A China born again green can be hard to imagine, especially for people who live here. After four years in Beijing, I’ve learned how to gauge the pollution before I open the curtains; by dawn on the smoggiest days, the lungs ache.
David Sandalow, the U.S. Assistant Secretary of Energy for Policy and International Affairs, has been to China five times in five months. He told me, “China’s investment in clean energy is extraordinary.” For America, he added, the implication is clear: “Unless the U.S. makes investments, we are not competitive in the clean-tech sector in the years and decades to come.”
China is already buying and installing the world’s most efficient transmission lines—“an area where China has actually moved ahead of the U.S.,” according to Deborah Seligsohn, a senior fellow at the World Resources Institute. In the next decade, China plans to install wind-power equipment capable of generating nearly five times the power of the Three Gorges Dam, the world’s largest producer.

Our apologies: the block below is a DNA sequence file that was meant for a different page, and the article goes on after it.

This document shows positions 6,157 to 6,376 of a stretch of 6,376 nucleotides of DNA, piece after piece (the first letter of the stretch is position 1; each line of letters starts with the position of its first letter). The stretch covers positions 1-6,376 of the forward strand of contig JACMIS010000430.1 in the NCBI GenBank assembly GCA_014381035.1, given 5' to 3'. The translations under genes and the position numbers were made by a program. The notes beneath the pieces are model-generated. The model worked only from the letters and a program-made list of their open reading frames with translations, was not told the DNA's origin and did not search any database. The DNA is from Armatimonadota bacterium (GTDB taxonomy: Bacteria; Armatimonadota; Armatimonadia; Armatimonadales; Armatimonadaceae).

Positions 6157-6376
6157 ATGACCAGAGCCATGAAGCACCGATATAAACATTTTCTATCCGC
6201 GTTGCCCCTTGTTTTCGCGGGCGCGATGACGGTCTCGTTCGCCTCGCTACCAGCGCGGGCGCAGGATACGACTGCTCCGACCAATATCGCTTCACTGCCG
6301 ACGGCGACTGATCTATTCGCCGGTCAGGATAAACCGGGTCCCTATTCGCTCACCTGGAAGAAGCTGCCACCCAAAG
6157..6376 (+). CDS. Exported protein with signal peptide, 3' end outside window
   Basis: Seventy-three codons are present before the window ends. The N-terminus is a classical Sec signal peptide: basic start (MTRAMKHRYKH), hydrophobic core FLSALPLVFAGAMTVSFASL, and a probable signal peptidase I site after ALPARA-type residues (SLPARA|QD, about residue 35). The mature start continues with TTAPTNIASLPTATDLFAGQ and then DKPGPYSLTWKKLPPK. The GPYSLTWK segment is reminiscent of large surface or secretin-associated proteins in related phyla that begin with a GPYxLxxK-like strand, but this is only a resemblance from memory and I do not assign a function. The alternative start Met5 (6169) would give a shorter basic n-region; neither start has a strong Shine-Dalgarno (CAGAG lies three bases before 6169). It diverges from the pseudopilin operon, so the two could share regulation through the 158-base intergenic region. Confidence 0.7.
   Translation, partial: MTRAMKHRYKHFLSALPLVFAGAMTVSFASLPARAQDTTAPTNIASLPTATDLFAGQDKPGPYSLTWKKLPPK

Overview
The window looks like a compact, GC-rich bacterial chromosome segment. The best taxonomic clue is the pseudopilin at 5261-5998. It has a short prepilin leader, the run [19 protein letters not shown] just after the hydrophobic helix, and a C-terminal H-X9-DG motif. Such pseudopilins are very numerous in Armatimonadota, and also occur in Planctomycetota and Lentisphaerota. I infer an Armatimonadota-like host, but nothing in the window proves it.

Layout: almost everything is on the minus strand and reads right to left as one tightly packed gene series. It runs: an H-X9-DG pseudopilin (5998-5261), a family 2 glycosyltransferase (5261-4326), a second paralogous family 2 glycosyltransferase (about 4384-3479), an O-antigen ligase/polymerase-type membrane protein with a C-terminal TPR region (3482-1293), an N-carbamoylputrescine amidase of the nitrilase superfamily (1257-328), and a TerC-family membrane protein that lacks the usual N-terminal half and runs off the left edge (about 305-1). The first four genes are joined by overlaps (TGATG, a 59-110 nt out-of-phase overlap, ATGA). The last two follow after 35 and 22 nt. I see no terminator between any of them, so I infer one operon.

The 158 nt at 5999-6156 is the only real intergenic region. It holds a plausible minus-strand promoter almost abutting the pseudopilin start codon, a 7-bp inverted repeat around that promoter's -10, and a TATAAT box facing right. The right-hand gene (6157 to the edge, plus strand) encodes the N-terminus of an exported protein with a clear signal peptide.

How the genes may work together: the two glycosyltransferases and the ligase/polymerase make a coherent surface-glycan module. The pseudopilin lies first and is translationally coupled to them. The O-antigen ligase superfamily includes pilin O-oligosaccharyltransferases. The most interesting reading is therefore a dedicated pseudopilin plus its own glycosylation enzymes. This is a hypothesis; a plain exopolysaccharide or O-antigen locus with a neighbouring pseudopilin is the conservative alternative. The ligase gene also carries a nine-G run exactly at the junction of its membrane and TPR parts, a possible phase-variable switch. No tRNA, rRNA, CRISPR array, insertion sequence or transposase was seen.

The prospect of a future powered by the sun and the wind is so appealing that it obscures a less charming fact: coal is going nowhere soon. Even the most optimistic forecasts agree that China and the United States, for the foreseeable future, will remain ravenous consumers. (China burns more coal than America, Europe, and Japan combined.) As Julio Friedmann, an energy expert at the Lawrence Livermore National Laboratory, near San Francisco, told me, “The decisions that China and the U.S. make in the next five years in the coal sector will determine the future of this century.”